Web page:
Having said that, Jaguar (Ford) has bucketloads of money and they are still crap. Same with BAR.

    Have to say car is more important than the driver. Nigel Mansell was a nobody until he was put in a Williams in 1985, he went on to score 31 grand prix wins (and a CART championship as well). Villeneuve scored 14 wins in '96-'97 and hasn't done anything since (Except change his hair colour a few times). Mika Hakkinen never won a race until McLaren gave him the best car, he promptly won two world championships. Juan Montoya tested for Williams a few years back and was not impressive at all, now that William has a good car and possibly the most powerful engine in formula 1, Montoya is being hailed as the next 'big thing'. Don't get me wrong, drivers are mportant and a great driver can do great things with a mediocre car, (Senna in a Toleman 1984, Schumacher in a Benetton '94-'95 and in a Ferrari in '96). Conversely some drivers have great cars their entire career and don't do squat with it (Coulthard with Williams '94-'95 and McLaren '96 to present).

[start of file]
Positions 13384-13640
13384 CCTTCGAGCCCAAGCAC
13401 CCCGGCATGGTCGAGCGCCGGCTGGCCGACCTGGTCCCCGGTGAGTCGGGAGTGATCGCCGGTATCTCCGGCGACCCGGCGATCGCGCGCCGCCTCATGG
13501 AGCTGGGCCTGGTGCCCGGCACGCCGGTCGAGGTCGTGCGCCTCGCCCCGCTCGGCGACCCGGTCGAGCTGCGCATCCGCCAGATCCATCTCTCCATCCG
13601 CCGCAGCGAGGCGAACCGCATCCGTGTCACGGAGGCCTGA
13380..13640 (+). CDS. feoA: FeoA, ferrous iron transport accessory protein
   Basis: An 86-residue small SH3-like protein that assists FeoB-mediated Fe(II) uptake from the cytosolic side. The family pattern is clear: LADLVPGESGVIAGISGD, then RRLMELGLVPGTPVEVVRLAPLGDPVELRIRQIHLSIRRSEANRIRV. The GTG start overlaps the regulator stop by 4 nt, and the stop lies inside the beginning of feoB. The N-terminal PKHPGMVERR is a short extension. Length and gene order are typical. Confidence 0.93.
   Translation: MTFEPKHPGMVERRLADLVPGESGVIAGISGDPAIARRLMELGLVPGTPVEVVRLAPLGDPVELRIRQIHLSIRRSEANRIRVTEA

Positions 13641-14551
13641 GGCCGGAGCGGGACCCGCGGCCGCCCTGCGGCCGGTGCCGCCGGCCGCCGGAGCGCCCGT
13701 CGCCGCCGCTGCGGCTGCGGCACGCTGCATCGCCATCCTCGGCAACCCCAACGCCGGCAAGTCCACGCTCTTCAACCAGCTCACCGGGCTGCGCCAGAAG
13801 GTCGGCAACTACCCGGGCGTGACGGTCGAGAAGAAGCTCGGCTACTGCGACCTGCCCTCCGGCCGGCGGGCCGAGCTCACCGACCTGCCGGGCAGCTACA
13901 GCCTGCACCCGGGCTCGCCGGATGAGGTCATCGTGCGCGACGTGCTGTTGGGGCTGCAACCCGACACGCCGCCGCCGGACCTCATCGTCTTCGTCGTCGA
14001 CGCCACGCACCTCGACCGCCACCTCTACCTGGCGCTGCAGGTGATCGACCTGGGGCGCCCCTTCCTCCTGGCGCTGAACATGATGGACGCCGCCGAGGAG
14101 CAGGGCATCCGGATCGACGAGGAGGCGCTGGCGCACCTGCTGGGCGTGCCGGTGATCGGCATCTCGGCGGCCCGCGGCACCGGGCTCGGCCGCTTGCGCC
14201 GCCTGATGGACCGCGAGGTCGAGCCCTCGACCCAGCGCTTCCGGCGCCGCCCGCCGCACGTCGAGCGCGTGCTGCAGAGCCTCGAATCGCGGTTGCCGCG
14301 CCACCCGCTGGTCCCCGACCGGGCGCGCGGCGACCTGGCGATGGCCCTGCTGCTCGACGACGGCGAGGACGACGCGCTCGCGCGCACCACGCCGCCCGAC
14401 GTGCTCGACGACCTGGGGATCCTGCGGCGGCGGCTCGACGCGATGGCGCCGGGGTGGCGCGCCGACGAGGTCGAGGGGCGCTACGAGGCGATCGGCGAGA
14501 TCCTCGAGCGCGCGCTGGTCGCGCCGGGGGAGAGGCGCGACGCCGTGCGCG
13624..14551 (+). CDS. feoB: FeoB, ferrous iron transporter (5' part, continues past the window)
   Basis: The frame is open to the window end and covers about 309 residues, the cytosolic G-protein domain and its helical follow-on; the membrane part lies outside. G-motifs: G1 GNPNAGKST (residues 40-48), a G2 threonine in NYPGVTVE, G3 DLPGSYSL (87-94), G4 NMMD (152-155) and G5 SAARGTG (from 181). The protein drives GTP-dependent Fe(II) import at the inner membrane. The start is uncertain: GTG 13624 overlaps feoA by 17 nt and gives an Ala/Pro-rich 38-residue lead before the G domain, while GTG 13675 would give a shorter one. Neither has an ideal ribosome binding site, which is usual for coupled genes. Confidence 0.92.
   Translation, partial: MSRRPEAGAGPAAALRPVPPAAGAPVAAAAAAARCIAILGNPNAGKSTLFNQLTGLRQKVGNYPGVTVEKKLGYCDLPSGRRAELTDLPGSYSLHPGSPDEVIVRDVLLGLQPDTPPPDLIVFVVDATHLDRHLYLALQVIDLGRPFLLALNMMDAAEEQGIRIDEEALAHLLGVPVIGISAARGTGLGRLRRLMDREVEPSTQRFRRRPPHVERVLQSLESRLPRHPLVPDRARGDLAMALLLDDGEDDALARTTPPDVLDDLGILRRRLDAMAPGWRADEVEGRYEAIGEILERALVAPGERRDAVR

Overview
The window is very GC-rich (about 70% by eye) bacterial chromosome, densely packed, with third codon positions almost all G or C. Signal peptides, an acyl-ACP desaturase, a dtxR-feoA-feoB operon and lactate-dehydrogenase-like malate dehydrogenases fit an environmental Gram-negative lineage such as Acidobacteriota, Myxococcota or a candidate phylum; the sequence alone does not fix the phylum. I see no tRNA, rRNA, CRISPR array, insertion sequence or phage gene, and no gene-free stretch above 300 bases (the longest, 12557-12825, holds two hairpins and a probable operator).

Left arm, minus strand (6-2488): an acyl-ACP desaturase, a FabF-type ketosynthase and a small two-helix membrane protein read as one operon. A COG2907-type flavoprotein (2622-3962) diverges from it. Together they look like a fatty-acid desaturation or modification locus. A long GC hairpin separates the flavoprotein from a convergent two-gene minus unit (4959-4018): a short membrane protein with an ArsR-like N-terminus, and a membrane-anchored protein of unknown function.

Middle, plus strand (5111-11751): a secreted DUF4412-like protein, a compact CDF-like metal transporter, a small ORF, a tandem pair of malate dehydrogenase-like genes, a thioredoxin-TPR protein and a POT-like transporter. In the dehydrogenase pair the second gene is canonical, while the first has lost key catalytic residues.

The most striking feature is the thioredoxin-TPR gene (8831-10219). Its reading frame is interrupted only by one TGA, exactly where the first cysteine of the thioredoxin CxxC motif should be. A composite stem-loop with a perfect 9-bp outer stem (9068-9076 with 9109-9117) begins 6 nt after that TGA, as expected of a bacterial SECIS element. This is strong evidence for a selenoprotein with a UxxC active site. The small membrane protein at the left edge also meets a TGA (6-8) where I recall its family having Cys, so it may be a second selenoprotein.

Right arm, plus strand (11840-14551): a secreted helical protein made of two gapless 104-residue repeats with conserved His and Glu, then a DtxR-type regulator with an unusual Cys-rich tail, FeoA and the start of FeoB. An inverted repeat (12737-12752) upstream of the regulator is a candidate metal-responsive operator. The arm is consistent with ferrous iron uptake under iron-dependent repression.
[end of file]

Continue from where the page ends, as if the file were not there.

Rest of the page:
I will shut up now.
     
  6. Re: Is it the driver or the car?

    yeah i agree with reek! the reason ferrari wins so much right now is becuase they got the best car! and yeah it's mainly becuase of the driver too but the car plays an important role! if they put schumacher in a jaguar do you think he will still win as much! i don't think so!

    i will shutup now too! lol<!-- Signature -->
     
  7. Re: Is it the driver or the car?

    Money buys you success at the moment in F1.
    The 3 big teams have 2 engines. 1 for the qualifying, a highly tuned engine that would not last a whole race, and then a race engine, with less power but will last longer. Times that by 2 and each driver has a spare car, thats a total of 6 engines and I bet they have 1 or 2 in the truck.